I founded an Artificial Intelligence Center in 1985 at their research labs in Cupertino, literally next door to Apple’s headquarters. My friends from back then joke that my (expensive) AI Center caused the collapse of Olivetti, which at the time was the tenth largest computer manufacturer in the world, but 10 years later…
What did you do after Olivetti?
I left in 1995 and went to Stanford as a visiting scholar for a few years. It was difficult to find a job in AI during the 1990s. I was saved by the web and e-commerce: I returned to AI when it became important to customize products online. Product configuration had been a classic application of [the] expert systems [I’d worked on].
You’ve said that we have organized our world so that machines can navigate it, which, as you point out, isn’t “intelligence” at all.
Sometimes the behavior of a machine looks intelligent because we have structured the environment in such a way that even an idiot can perform an amazing job there, and, in fact, you don’t even need a human being there. If Leonardo [da Vinci] came back today and saw the highly automated subways of Japan, he would probably ascribe a high degree of intelligence to those trains. But the real intelligence went into structuring the subway in such a way that trains can run largely autonomously. When you see a self-driving car, you shouldn’t take a picture of the car, but of the white lines on the asphalt. Someone has marked the road, and posted signs, and created the GPS system, so that a self-driving car can go from A to B.
If, in your opinion, AI isn’t intelligent at all, because nothing artificial can actually be intelligent, what would you call the field itself? Merely advanced computation with super fast processors?
Yes, the AI that I know is a branch of computational mathematics. That’s really all there is to it: math. And it’s not even that difficult. Compared with the equations of theoretical physics, which is what my university thesis was on, computational math is not that complicated. It was basically invented in 1936 by Turing, so it is only 80 years old. But look how it has changed the world.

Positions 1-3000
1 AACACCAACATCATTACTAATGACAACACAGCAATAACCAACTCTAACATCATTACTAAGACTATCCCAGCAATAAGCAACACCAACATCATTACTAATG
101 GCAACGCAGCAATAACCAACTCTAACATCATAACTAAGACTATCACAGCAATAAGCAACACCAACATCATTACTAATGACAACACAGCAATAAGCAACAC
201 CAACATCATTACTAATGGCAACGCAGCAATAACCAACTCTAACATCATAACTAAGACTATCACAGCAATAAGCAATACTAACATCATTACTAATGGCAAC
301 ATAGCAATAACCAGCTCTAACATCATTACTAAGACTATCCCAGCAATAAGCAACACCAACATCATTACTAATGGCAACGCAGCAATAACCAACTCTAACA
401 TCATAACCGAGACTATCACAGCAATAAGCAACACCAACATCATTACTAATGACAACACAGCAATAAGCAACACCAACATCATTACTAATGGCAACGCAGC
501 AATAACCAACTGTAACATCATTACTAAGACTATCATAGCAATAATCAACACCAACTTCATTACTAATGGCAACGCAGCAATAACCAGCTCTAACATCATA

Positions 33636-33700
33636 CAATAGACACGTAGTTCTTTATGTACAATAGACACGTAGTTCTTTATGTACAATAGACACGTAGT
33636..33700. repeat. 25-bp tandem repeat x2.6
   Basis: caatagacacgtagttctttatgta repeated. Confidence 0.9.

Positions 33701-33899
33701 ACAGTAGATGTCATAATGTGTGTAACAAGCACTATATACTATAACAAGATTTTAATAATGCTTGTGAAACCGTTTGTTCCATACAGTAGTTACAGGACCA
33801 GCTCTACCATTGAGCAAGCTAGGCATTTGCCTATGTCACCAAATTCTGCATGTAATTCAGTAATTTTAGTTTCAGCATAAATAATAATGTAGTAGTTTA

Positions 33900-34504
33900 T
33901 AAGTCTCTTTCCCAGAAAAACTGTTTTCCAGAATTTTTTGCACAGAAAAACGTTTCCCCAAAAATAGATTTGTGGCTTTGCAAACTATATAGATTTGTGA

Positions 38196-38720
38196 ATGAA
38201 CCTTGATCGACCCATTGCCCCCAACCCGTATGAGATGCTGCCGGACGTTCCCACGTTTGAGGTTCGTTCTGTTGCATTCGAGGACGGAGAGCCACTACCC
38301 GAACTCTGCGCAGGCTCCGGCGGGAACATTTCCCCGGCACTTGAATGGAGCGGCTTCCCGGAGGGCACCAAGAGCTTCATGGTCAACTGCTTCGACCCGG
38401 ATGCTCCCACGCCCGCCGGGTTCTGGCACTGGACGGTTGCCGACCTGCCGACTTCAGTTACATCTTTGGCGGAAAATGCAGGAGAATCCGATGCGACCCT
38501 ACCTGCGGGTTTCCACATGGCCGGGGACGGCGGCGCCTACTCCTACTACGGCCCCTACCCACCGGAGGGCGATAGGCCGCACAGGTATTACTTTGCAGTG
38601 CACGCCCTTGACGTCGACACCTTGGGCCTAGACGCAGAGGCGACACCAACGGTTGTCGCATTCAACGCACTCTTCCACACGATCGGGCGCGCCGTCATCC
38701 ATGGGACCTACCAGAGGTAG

Back to the event we all attended at Stanford University this evening. When and why did you start the LASER series?
Culture. Technology and science don’t exist in a vacuum; they are part of a broader contest. The Leonardo Art Science Evening Rendezvous (LASERs) are meant to emphasize that it is difficult to have one without the other. Creativity is not mono-dimensional. It spreads over many dimensions, and each one fuels the others. When I wrote A History of Silicon Valley with my friend Arun Rao, I was honestly puzzled: we were trying to explain what is unique about this place. I had started studying the Bay Area’s cultural landscape in the 50s and I finally found something that was truly unique in the world: the San Francisco counterculture, the political protests at UC Berkeley, the beatnik poets, the hippies, and you name it. The Bay Area was a formidable producer of really crazy ideas. No matter what you gave them, whether poetry or sculpture, they would do something totally unorthodox with it, including technology. The LASERs are simply a way to remind people that creativity is multidimensional and clearly the idea took off as there are LASER series in more than 30 universities worldwide.
Finally, in your opinion, how far are we from truly intelligent machines, or is that just the wrong question?
Yes, it’s the wrong question. That’s why I titled my book Intelligence is not Artificial. If a discipline can build an intelligent being, it will be biotech, and it sounds like they are really close. I see machines as useful, not intelligent. They can simulate many aspects of the human brain and, in very narrow domain, they—from the clock to AlphaZero—can perform a lot better. One can put together many many many apps and get the equivalent of a general-purpose intelligence, but it still not intelligence to me. I think that Elon Musk should worry a lot more about biotech than about AI.
If you’re in the Bay Area, the next LASER event is scheduled for Aug. 6 at Stanford.